1995 The Entertainers | EW.com


1995 The Entertainers

12 Coolio

By now it’s unwritten rap law that every gangsta du jour will offer up an apologia about how his first-person accounts of murder and mayhem are just street journalism; never you mind if they happen to sound like good soldier-of-fortune fun. But Coolio’s chilly ”Gangsta’s Paradise” tells its tale so morosely that you actually buy it as a cautionary one. Wrapping up his bum rap by muttering that his young life ”is outta luck.fool” (sounding self-loathing, but definitely pissed off at you, too), Coolio’s bitter cub reporter is a loser. And it isn’t just ”paradise” lost but — imminently, perhaps — his own life, too.

So how did this grim piece of work end up the single of the year—moving 2.2 million units (along with another couple million Dangerous Minds soundtracks), staying in the top five for four months, and propelling the movie to better box office than anyone would have imagined possible? Chalk it up to Coolio’s moxie at shifting expertly between drollery and despondency. The comic parts of his persona, as well as his pointedly pro-women and pro-fatherhood anthems, build up enough goodwill that when he actually elects to get scary on your ass — as in the ”Paradise” video, where he blisteringly reprimands Michelle Pfeiffer on the facts of street life — there’s no writing him off as just another one-dimensional hood-lum.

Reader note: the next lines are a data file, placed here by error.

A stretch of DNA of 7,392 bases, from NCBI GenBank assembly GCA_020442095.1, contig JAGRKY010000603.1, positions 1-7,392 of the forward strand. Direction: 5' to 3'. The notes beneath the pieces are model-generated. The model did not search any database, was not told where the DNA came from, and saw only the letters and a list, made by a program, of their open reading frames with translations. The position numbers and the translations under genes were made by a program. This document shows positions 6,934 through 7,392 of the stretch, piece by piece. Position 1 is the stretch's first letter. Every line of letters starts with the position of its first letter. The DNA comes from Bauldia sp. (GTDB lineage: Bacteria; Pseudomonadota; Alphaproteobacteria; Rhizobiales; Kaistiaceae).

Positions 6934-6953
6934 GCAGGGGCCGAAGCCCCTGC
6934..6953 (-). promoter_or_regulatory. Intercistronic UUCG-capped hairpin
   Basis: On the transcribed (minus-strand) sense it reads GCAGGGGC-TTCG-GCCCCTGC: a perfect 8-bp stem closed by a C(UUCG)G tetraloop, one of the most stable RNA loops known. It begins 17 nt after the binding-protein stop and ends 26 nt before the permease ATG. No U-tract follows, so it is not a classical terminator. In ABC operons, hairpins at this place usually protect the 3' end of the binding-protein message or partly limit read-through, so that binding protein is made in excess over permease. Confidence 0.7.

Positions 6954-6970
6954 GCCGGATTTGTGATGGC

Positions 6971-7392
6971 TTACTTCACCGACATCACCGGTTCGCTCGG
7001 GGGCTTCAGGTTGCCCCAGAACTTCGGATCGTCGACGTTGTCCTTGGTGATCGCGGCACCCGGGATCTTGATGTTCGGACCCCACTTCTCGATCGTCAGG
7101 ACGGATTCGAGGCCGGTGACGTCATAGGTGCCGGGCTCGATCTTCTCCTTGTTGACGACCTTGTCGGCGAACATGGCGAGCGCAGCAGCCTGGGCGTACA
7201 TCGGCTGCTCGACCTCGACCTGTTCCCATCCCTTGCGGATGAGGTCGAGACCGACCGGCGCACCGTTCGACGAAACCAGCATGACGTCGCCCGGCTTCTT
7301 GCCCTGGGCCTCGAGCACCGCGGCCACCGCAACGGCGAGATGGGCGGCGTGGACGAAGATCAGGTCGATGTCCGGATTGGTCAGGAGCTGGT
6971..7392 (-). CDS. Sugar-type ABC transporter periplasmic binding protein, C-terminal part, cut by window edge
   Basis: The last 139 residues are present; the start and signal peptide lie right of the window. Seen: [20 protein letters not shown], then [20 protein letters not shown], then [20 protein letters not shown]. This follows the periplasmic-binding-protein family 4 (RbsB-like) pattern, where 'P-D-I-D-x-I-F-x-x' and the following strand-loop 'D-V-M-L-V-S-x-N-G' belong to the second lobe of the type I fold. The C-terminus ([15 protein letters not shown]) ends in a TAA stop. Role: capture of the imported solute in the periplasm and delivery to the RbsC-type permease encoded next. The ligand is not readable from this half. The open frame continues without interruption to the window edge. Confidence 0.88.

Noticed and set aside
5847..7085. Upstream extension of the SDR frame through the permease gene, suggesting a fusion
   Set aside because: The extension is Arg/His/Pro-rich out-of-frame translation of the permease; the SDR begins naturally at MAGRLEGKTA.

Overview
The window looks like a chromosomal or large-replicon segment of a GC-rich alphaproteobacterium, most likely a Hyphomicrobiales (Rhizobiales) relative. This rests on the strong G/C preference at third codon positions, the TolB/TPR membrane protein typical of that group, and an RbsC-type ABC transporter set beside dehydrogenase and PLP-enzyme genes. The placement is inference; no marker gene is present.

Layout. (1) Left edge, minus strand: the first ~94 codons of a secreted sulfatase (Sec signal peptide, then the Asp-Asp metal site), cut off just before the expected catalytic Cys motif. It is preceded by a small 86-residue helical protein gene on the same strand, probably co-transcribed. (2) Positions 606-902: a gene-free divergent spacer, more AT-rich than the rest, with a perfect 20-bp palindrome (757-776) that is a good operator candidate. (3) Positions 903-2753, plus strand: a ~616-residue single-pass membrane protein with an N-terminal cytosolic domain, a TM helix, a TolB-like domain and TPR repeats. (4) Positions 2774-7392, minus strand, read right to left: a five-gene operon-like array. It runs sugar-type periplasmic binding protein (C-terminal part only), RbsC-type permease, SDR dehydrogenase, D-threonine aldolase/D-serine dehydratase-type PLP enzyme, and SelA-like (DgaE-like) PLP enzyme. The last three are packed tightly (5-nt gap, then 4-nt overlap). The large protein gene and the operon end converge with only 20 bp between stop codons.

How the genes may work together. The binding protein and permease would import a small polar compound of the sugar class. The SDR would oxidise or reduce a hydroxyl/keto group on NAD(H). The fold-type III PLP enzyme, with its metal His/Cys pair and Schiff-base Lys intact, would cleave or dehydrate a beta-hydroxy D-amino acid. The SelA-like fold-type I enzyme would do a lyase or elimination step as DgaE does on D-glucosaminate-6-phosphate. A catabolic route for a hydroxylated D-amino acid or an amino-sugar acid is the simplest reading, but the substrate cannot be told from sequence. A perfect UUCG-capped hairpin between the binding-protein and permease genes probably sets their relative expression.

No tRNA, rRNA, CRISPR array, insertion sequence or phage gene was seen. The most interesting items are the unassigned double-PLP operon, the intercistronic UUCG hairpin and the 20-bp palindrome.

”If you live in the ghetto I come from, an element of life you dealt with every day was that you lived in the gangsta’s paradise. You didn’t have to be one, but you had to walk down the same streets,” says the 32-year-old Compton, Calif., native and father of six—noting that the ”If you can’t beat ‘em, join ‘em” axiom usually prevailed. Coolio himself first joined, then beat, that scene. Though he’s moved to the more suburban Ladera Heights with his fiancee, he conceived his alternately randy and rueful new Paradise album as an inner-city tour that would take pains to hit all the stops: ”I highlighted some of the good points of the ghetto and some of the bad—and all the in-betweens. But it’s a little more positive than It Takes a Thief [his first album]. You know, it was different when it was just my kids, but now it’s other people’s children looking up to me, too, so I have to be careful.”

A rapper who has a sense of responsibility to go with his street cred? That’s…cool.